Launched in 2018, the online portal Map My Environment visualizes this data, includes lead levels for soil, dust and water pollution in cities around the world, and offers recommendations on how to remediate lead. “We just wanted a way to get this out of a static journal and into communities,” said Filippelli, an Indiana University–Purdue University Indianapolis professor who serves as executive director of the Environmental Resilience Institute.
Someone collecting dust samples can have them tested free by the initiative. Map My Environment also launched a school Bookworm Initiative, where students collect earthworms and soil for lead-contamination analysis, receiving a book voucher in return.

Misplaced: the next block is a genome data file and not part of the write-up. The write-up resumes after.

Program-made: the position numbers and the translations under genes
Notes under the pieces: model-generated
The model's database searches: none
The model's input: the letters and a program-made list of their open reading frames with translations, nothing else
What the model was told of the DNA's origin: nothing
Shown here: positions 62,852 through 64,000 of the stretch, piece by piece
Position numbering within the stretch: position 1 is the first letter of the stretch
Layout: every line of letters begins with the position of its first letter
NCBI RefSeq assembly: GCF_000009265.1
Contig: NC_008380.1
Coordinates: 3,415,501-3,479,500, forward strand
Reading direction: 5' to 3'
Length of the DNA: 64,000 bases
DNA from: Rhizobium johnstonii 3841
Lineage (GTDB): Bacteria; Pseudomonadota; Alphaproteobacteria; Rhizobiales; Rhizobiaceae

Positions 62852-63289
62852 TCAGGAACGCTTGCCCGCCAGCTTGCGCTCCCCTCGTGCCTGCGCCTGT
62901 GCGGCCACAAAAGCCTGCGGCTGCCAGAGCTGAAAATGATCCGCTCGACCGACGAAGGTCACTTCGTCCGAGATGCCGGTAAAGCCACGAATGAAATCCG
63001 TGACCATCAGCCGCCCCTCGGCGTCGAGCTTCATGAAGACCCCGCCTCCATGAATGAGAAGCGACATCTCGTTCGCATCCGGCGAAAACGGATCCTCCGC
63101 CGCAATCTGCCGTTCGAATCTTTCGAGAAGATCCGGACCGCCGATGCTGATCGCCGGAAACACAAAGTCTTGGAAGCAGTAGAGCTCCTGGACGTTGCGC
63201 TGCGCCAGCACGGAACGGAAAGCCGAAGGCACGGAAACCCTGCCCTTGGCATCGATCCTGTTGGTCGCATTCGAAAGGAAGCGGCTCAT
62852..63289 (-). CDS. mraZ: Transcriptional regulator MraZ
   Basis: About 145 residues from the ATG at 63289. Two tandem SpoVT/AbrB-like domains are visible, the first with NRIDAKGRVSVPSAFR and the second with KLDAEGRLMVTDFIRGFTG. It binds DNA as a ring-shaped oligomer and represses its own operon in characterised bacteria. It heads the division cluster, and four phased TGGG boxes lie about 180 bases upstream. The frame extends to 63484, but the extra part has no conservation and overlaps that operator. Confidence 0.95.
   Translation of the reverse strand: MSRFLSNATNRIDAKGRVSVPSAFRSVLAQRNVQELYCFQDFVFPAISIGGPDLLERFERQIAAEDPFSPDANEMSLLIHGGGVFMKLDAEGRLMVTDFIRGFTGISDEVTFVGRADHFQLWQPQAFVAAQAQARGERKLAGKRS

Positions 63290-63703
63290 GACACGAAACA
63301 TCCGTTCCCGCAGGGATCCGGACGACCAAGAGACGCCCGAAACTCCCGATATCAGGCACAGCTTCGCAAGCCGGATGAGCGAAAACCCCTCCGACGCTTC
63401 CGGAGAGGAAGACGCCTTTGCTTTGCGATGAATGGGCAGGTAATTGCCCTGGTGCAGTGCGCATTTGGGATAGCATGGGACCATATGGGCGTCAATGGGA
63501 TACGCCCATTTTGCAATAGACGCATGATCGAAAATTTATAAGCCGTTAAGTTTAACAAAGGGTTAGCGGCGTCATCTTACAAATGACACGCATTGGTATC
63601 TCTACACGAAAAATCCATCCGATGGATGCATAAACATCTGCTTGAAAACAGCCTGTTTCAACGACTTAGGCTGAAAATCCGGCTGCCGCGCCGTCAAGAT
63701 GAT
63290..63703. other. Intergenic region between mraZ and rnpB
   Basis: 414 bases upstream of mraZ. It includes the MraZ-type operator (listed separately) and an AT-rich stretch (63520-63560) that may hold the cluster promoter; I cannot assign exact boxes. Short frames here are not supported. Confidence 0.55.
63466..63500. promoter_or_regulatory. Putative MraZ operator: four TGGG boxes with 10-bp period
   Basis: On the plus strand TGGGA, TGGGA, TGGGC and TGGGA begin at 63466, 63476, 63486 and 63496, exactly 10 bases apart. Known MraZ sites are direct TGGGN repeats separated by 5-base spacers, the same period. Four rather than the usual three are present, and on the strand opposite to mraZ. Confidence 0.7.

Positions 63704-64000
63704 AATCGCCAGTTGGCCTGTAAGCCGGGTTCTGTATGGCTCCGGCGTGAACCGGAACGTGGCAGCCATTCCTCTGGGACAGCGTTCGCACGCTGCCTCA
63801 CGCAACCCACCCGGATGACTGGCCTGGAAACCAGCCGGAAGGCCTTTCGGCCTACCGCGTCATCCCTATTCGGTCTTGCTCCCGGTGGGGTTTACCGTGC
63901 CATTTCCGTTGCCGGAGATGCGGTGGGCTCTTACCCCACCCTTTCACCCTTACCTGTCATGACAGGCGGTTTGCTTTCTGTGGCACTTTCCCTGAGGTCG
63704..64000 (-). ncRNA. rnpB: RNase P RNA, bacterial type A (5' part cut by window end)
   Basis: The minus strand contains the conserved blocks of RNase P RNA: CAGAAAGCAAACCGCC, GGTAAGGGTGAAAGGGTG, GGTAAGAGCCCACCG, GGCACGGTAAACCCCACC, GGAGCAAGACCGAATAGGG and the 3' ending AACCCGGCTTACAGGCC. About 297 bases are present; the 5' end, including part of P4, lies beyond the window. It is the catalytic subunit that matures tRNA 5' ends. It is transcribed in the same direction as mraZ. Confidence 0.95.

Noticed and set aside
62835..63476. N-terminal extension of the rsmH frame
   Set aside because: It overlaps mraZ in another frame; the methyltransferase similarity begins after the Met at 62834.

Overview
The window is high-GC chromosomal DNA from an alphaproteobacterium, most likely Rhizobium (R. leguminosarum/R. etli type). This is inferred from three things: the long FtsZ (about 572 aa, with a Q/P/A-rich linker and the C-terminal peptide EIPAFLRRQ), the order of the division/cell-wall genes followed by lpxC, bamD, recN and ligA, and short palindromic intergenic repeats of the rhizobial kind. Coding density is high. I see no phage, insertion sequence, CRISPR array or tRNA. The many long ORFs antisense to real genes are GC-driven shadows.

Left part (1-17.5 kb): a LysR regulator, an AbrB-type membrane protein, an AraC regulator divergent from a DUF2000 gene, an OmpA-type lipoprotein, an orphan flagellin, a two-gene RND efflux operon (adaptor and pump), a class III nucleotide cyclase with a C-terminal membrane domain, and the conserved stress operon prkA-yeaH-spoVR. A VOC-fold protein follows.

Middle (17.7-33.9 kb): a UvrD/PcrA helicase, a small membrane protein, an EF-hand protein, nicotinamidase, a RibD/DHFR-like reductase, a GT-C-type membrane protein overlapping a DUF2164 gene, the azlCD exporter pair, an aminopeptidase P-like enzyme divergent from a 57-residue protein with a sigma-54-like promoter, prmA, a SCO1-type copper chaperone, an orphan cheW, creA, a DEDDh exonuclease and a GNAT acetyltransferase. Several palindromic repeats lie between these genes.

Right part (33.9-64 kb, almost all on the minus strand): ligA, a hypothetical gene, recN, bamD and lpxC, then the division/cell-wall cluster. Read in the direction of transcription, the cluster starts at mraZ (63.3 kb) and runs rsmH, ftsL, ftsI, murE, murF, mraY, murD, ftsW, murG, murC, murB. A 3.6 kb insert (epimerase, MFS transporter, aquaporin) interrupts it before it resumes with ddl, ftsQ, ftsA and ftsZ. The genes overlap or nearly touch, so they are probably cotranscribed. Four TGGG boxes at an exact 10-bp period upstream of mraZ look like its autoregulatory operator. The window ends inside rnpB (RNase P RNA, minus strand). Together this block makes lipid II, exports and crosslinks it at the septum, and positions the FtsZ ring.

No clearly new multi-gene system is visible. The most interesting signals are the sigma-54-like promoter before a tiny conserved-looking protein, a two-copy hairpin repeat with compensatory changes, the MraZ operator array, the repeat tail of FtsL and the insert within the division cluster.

At a time when Americans are more aware of the dangers of lead due to Flint’s water crisis, most are unaware that lead too often contaminates soil in urban centers, Filippelli said.
“Water is actually a really rare thing to get affected by,” he said. “It’s really that soil and dust which is ever present, which I think is the biggest thing. That’s the message we try to put out all the time, along with the fact that it’s really easy to solve.”
Change the soil surface in communities with high levels of lead, research by Mielke and others show, and you protect people’s health. In New Orleans, the city health department worked with Mielke to focus soil remediation in child care centers, parks and playgrounds by capping contaminated soil with clean soil. The city’s playground soils improved remarkably, Mielke said.